True Confessions time:I despise peas. They are the eyeballs of the vegetable world, quite literally – tiny, pasty eyeballs that show up to ruin otherwise lovely dishes, like carbonara and shrimp with lobster sauce and, worst of all, the ubiquitous fish and chips “with mushy minted peas.” How on earth does anyone think that sounds the least bit appetizing???
But I digress. Spring as they may hearken, it will be a long time before you see a post about English peas on this blog, which is why I felt something of a personal victory in purchasing pea tendrils at the market on Sunday.
I’m not sure if they’re the tendrils of shelling peas or pod peas (HUGE difference to pea haters, by the way – snap and sugar peas are just fine, thank you), or if they just mix them all in the bin and it doesn’t matter, but to purposefully (and rather expensively) purchase things that might have some connection to the peas I deplore is dedication to experimentation, my friends.
Yup, you heard it here first: they’re delightful! I assumed they would taste sort of like peas, so I mixed in the leftover nettle greens I had on hand as well just in case I hated them, but I needn’t have, and maybe even shouldn’t have, as the two greens have very different flavors and yes, my plate seriously resembled lawn clippings. But the pea tendrils had a delicate nuttiness, a vegetative crunch without the grassy flavor so common in most greens, an underlying mild sweetness, and tasted just simply fresh. It was spring on a plate. Add to that the graceful curve of the vines’ tiny fingers flash-sauteed in hot oil and fresh garlic, the bright deep green, the shy head of a white flower poking out from a tiny swaddle of leaves and the entire thing took on something of a gentile air. I wanted to slow sip a pale sparkling wine while discussing poetry in a cool mid-afternoon sun. (Instead of shoveling food into my face before I pass out from exhaustion and drinking my wine like it’s shots of tequila while watching DVR’ed shows with closed captioning because the kids are asleep and my house is too small? Yes.)
Pea tendrils are the young shoots of pea plants, which makes me so happy because snow peas are one of the few things that I have grown successfully more than once, except I forget to water them and they never produce pods. But now I can just harvest the vines! The older they get, the tougher, and some people say to ditch the thicker stems, but I used everything in the bag I bought and the thicker stems were simply slightly crispier – mine were probably young enough that nothing had gotten woody or chewy yet.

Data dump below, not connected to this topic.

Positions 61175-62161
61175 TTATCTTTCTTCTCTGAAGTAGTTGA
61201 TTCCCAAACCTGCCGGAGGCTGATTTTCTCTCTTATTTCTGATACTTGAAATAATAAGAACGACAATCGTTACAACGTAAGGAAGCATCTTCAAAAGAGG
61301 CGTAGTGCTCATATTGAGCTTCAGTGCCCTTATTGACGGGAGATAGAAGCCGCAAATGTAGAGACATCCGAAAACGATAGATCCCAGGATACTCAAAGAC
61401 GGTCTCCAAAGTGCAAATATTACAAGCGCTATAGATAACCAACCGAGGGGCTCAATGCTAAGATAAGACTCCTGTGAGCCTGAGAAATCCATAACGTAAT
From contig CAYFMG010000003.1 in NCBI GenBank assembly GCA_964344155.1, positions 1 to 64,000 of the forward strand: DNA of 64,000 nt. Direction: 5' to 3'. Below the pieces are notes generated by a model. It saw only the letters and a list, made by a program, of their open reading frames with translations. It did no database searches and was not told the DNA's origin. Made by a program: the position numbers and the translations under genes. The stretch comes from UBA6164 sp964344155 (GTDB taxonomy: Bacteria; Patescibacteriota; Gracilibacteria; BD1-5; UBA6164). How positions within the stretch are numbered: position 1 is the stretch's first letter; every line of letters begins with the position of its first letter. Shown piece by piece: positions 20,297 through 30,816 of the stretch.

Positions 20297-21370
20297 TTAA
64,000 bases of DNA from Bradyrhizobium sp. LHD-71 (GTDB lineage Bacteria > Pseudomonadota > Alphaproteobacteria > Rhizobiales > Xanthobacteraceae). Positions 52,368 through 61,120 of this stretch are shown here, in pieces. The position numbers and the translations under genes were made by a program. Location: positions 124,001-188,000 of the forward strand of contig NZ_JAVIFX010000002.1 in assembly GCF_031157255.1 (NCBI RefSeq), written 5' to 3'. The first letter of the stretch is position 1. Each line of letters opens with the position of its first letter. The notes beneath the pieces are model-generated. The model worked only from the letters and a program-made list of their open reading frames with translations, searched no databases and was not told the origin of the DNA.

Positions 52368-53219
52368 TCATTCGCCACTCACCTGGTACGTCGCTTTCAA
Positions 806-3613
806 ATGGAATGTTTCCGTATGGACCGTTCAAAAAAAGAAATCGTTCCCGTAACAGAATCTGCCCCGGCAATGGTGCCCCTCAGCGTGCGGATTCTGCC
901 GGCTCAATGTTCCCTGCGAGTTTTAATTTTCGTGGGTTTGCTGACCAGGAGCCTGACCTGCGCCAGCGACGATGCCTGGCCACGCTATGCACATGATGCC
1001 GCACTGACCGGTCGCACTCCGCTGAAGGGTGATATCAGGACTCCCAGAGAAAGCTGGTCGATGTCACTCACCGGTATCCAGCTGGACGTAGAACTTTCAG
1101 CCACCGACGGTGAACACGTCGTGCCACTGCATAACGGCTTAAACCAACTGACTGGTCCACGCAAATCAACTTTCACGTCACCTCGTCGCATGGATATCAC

Look for young, spry-looking pea shoots without wilt or yellowing. Many people chop them before cooking, and if you purchased long strings of them, you probably should, but my farmer sold them in roughly 3-inch long pieces, and they were perfectly manageable on a fork and retained their beautiful curls on the plate – half the fun in the first place. The best method for cooking them seems to be exactly what I found: very hot oil, throw them in for a quick saute and a minute later add garlic until you can smell it (the whole process goes fast – maybe even just three minutes start to finish), put on a plate with salt, and enjoy. People that like spices add red pepper flakes, too. I tossed mine with some pasta for a vegetarian dinner. You might also serve them with a fried or poached egg. You see what I’m going for here? Keep it simple, folks. Simple and spring-like. And if you have time for a little poetry, let me know how that goes. I’m jealous already.
Trim? Conventional wisdom says that if you can see flowers, remove the stems nearby as they’ll be too thick to be appetizing, some even include the tendrils. I think the tendrils are pretty and had no problem with thicker stems, but if you’re eating raw I would follow the advice.
Edible when raw? Yes, but trim off the thicker stems.
Worth the price of organic? Hard to say. Peas are traditionally considered a “clean” food, but I think that’s because you toss the pod. I would definitely go organic for the tendrils – they just seem to invite pesticide residue based on how they grow.
Best with: Simple, spring-like flavors – fresh garlic, lemon, radishes, eggs, plain grains – brown rice is as nutty as I’d go; heavy starches like bulgur or barley or beans would overpower the delicacy of the shoots, in my opinion.
In Season: Spring
How to Store: They don’t keep well. Use the day you buy them, the next day at the most. Store in the fridge if you’re keeping them at all, but honestly, they wilt very fast.